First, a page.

William Hoffman discusses the potential benefits of the expanding personal data ecosystem

As our shared understanding of the personal data ecosystem matures, it is becoming increasingly evident that it represents a transformative opportunity. As the trusted flow of personal data increases, so too are the possibilities for new discoveries. Improvements in healthcare, financial services, urban transport, retail and government services are just some of the areas where the impact of data-driven insights is emerging.

But to achieve these benefits at global scale, a deeper understanding of the complexity and interdependency of multiple issues needs to be achieved. A holistic framework for personal data – which examines the array of underlying social, political and commercial issues and the thousands of interconnected relationships between them – needs to be more fully understood.

The taxonomy of terms such as privacy, context, resilience and the engagement of the individual need to be more clearly framed and the tensions between them identified. There needs to be a broader realization that the frameworks for balancing these tensions are just emerging. Our legacy approaches to collaboratively address these challenges are largely inadequate. They were designed for a complicated world, not a complex, constantly changing and hyperconnected one.

So where do we start? What are some of the new approaches that will add stability, accountability, security, innovation and the engagement of individuals into the personal data ecosystem? One starting point is to shift away from trying to control the regulation of data itself and to focus on the management of how data is used. We need usage-based approaches that are balanced, flexible and encourage innovation, but that also protect the rights of individuals.

These new approaches will need to be anchored on principles. In this light, there is a strong foundation of consensus to build upon. Many of the principles that have been in place for decades are still sound. While a few may need to be updated (collection and use limitations, purpose specification to be precise), the real work needs to occur in finding new ways to uphold and enforce our agreed upon principles. In our constantly changing world, we need new ways to hold stakeholders accountable. We need new approaches for enforcement that are fit for the borderless nature of the digital world. We need to find the means to build the world we want.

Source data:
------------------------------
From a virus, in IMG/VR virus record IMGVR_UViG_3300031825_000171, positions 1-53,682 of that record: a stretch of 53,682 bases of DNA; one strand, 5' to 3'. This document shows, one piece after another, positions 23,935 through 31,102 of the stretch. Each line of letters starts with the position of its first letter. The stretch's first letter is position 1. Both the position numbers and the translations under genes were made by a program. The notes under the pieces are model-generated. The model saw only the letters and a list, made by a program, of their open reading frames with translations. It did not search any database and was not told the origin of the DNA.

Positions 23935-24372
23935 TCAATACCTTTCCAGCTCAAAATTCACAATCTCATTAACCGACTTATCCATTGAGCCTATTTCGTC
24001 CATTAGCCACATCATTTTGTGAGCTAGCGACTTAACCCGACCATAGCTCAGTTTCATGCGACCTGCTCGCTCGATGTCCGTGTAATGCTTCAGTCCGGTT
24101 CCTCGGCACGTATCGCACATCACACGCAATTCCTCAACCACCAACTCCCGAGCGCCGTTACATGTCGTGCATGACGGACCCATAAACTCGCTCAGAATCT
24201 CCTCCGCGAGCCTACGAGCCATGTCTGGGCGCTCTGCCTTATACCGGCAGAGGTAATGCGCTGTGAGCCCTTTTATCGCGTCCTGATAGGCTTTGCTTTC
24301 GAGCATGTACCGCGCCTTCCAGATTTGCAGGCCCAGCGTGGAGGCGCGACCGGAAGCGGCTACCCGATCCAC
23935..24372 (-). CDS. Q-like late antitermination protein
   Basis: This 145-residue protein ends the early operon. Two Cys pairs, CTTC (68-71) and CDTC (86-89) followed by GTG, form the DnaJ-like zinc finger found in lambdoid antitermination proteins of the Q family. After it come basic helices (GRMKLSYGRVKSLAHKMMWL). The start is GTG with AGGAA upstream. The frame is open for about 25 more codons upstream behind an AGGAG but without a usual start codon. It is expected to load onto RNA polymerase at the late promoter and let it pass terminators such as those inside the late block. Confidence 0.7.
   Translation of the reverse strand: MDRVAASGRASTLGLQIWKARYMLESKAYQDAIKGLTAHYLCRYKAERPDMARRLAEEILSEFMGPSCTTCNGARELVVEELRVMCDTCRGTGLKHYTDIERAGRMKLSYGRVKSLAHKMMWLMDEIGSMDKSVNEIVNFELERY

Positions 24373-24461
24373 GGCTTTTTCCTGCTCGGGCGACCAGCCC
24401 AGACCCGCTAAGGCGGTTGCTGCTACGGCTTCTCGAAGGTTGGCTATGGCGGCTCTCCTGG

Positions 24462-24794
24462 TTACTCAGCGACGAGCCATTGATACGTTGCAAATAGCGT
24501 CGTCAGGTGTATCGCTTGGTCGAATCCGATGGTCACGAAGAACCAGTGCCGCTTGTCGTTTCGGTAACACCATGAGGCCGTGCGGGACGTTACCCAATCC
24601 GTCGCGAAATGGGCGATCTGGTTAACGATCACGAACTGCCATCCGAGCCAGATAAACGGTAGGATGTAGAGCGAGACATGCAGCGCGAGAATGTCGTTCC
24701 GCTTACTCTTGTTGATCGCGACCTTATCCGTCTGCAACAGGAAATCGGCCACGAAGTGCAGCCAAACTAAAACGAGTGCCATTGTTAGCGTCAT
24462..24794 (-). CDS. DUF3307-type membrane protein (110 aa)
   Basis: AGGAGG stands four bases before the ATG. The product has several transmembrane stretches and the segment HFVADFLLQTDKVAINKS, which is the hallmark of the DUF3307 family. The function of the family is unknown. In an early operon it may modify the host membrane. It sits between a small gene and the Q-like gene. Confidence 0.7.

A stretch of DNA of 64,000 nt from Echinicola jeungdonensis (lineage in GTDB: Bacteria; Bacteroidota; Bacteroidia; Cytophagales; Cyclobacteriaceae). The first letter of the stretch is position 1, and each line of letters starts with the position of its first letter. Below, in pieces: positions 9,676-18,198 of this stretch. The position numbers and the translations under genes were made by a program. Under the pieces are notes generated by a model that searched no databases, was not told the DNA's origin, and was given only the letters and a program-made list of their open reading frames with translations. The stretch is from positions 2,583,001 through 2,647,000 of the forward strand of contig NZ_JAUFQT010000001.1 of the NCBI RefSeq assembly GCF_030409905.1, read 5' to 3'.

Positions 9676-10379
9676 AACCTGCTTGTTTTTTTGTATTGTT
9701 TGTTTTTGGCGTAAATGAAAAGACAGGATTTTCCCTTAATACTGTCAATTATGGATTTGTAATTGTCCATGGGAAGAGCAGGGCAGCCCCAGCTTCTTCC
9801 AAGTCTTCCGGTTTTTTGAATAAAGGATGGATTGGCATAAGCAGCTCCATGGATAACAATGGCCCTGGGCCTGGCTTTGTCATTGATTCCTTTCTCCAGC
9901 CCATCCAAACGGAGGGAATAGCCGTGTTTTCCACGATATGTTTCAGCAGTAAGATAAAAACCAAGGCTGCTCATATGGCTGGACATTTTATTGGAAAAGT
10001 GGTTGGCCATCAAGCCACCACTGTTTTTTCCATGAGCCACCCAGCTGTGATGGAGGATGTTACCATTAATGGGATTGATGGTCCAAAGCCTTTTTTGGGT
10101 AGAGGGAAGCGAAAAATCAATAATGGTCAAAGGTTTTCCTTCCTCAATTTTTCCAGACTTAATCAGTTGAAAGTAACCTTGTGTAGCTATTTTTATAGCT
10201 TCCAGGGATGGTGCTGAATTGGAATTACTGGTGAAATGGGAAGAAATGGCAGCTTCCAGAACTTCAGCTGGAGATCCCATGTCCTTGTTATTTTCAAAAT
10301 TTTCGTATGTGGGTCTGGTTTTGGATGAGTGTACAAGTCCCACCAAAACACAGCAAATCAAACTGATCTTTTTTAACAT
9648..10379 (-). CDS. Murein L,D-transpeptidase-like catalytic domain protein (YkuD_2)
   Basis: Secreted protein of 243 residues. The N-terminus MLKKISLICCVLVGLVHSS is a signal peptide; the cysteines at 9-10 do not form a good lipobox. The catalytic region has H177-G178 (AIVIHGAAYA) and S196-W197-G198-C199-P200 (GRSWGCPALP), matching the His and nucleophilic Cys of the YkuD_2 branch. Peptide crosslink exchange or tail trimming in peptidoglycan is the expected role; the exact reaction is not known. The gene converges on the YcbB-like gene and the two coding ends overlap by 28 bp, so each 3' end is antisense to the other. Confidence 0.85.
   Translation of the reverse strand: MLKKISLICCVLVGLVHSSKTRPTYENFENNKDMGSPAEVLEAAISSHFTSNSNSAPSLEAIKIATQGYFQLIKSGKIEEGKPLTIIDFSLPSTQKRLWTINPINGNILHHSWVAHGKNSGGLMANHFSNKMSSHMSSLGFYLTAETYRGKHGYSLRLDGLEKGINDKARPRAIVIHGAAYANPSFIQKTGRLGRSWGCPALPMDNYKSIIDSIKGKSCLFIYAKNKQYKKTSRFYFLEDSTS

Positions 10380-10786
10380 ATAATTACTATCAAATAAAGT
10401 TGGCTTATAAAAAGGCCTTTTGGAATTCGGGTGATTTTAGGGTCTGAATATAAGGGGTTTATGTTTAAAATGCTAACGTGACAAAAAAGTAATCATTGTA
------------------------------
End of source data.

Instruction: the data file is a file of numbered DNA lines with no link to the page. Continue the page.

Managing such a flexible and dynamic system will not be easy. It will require action by all stakeholders coming together to agree on refreshed principles and ways to implement them. Contract law, codes of conduct and technological solutions are all part of the new equation. There is also a need for better evidence of what works and what doesn’t. We need real world safe harbours where innovative uses of personal data can be better understood.

By rethinking our approaches to personal data, the opportunities to both create new global opportunities for socioeconomic growth and to protect the rights of individuals can be achieved. The future may not just be bright – it could be brilliant.  

Read the Unlocking the Value of Personal Data: From Collection to Usage

Author: William Hoffman is Associate Director, Telecommunications Industry, at the World Economic Forum USA.

Image: A woman stares at a computer screen REUTERS/Michael Dalder